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View Full Version : Prohibition to carry a passenger EASA SPO


markkal
9th May 2023, 14:53
Dear members,

Not sure this is the right forum to post this query, but maybe some of you may help

According to EASA SPO's (Specialised operations) see links below, it seems that regulation prohibits the carrying of passenger on certain flights, unless he is a "task specialist" another bureaucratese classification term the understanding of which is not clear to me.

My interpretation of the regulation suggests no passenger may be carried for the listed categories of flight unless he or she is a "Task Specialist" .

I can only assume that a task specialist may be an expert, in this case it may be that the passenger should be high qualified individual maybe even more qualified that the pilot carrying him.
This can make sense e.g. I am an aerobatic pilot and need to take my specialist personal trainer with me to teach me some advanced maneuvers

But what about if I am a rated aerobatic pilot and want to take a passsenger for a ride ?

I need some help here, EASA regulations are written in a bureaucratese language you cannot learn anywhere and very often I have trouble understanding

From the relevant part it seems to me that a simple briefing made by the pilot to a non pilot passenger would suddenly make him a "task specialist", therefore it would indeed by possible to carry a passenger, pilot or not.

Needless to say my insurance covers my passenger in any case in an aerobatic aircraft.

I take the opportunity (Outside the scope of this issue) to ask whether national EASA members CAA's could waive and make more restrictive application of the regulations than those the have underwritten, which have been adopted as law.
I know this has and is happening in certain countries. This issue may be of no exception as many others.

Any help appreciated, and thanks to Pprune to make it possible to reach a worldwide community of pilots and aviators :-)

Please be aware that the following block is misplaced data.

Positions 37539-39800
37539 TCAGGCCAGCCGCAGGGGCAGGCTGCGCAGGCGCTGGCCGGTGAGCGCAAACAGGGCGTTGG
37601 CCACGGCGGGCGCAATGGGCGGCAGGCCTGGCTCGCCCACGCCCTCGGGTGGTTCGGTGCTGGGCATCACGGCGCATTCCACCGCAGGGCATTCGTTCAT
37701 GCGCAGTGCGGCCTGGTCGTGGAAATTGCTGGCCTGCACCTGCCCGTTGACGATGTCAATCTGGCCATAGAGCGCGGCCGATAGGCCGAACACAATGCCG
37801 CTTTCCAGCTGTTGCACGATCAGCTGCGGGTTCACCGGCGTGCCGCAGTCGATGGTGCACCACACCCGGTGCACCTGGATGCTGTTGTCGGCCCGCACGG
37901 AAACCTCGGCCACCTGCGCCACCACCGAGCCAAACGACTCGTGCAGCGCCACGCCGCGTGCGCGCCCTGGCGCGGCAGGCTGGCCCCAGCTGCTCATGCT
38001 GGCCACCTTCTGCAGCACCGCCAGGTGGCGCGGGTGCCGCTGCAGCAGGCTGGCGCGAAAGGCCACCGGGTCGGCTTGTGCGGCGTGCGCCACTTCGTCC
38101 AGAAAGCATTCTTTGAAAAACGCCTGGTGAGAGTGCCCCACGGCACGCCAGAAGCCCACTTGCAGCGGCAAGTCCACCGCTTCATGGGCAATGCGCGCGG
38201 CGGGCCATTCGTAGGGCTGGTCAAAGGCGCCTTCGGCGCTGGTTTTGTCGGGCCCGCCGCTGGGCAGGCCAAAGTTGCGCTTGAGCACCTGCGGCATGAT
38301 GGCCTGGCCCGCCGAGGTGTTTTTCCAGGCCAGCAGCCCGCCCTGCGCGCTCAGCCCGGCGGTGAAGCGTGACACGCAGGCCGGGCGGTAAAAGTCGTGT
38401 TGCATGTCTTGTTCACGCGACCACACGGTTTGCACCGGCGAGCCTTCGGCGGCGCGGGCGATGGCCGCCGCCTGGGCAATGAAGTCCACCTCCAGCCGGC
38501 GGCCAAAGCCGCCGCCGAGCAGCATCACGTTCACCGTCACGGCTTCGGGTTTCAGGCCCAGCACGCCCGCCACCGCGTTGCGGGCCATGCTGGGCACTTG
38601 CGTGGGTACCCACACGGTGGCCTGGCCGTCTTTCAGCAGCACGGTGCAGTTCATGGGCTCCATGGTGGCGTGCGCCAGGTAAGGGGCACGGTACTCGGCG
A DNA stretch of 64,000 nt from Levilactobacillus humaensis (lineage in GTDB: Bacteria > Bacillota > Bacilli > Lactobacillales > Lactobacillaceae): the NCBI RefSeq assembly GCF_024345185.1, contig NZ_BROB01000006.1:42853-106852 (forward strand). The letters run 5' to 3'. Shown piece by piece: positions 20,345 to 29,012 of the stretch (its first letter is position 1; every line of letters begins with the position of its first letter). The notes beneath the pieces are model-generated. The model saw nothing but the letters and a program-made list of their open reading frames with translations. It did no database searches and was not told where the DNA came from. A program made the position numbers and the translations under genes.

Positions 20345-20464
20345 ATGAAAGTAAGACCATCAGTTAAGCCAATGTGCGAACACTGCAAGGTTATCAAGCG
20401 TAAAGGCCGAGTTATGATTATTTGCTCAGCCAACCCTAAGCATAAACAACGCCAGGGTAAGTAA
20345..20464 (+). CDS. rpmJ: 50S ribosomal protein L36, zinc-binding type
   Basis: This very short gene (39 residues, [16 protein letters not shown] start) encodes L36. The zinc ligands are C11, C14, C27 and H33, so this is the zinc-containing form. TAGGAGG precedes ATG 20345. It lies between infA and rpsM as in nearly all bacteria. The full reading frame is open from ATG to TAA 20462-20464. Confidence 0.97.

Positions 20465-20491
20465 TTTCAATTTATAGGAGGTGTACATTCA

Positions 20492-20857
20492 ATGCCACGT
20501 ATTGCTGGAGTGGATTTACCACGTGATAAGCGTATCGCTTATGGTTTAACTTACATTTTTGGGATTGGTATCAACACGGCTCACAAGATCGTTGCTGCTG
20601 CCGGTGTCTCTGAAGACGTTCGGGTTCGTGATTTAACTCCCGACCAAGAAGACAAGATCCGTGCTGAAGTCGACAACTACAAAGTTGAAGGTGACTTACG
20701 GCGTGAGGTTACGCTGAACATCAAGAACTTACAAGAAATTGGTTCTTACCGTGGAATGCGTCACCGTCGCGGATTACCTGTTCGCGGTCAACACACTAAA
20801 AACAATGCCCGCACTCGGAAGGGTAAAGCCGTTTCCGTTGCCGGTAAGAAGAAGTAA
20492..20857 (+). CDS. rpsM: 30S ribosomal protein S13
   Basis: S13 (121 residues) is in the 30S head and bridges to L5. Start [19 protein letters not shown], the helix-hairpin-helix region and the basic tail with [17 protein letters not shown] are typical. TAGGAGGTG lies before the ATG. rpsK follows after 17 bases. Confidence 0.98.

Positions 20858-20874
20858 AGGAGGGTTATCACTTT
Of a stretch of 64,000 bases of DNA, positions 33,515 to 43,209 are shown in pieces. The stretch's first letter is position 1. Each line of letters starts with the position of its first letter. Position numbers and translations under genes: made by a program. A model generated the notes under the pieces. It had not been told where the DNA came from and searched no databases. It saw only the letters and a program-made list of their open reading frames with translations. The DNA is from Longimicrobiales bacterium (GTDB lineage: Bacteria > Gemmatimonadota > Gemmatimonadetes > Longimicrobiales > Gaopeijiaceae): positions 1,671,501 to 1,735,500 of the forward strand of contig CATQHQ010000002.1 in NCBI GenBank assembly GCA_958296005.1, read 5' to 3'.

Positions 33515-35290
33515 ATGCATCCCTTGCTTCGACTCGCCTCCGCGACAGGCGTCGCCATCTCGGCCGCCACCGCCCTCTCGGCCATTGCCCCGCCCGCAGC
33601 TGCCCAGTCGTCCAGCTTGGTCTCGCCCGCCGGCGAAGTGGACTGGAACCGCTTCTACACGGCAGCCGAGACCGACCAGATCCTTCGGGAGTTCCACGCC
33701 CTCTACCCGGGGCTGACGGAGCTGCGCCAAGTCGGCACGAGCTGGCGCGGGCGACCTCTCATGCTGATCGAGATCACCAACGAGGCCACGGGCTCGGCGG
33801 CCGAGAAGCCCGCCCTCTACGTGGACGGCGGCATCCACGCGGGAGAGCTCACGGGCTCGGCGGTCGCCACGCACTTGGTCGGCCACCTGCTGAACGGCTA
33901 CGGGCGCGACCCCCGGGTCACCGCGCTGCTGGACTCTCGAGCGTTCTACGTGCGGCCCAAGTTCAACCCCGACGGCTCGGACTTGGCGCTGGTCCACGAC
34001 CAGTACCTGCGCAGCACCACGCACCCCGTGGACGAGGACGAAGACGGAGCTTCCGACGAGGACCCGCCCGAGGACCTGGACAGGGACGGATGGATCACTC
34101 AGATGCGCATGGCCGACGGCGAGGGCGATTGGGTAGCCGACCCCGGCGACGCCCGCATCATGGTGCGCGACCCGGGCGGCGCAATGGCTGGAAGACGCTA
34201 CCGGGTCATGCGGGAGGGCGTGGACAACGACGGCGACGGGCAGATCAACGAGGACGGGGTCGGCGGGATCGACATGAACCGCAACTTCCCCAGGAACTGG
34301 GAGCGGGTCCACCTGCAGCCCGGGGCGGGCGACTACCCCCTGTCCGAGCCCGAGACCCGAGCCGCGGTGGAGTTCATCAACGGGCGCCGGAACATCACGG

https://www.easa.europa.eu/en/domains/air-operations/specialised-operations-spo


https://cimg7.ibsrv.net/gimg/pprune.org-vbulletin/239x371/passenger_1_34083d292c00a6d45fc1e5f90be659cacf2c950e.png



https://cimg0.ibsrv.net/gimg/pprune.org-vbulletin/238x338/passenger_2_9adf5f7828383236b9c1867988cc7e1ead695131.png

portsharbourflyer
9th May 2023, 15:07
SPO is a category of operation, if doing any work under Special Operations then quite simply any crew member on board must be performing a task or role applicable to the purposes of the flight. The most common Task Specialist normally covers surveillance or survey equipment operators. I guess winch personel on civilian rotary SAR would also be classsed as TS.

ATOs get around the aerobatics bit by selling the aerobatic flights as trial lessons, hence the passenger is normally on a temporary membership as a "student".

But if you read your link it does state aerobatics not flown for profit do not fall under SPO. So if you are doing a private flight and you have a suitable aerobatic capable aircraft and you have the appropriate training, you have no limitations on carrying a passenger.

markkal
10th May 2023, 13:05
SPO is a category of operation, if doing any work under Special Operations then quite simply any crew member on board must be performing a task or role applicable to the purposes of the flight. The most common Task Specialist normally covers surveillance or survey equipment operators. I guess winch personel on civilian rotary SAR would also be classsed as TS.

ATOs get around the aerobatics bit by selling the aerobatic flights as trial lessons, hence the passenger is normally on a temporary membership as a "student".

But if you read your link it does state aerobatics not flown for profit do not fall under SPO. So if you are doing a private flight and you have a suitable aerobatic capable aircraft and you have the appropriate training, you have no limitations on carrying a passenger.

Thank you for the information, I gues we will proceed and do like the skydivers create a non profit sports association it sems to be the way around :-)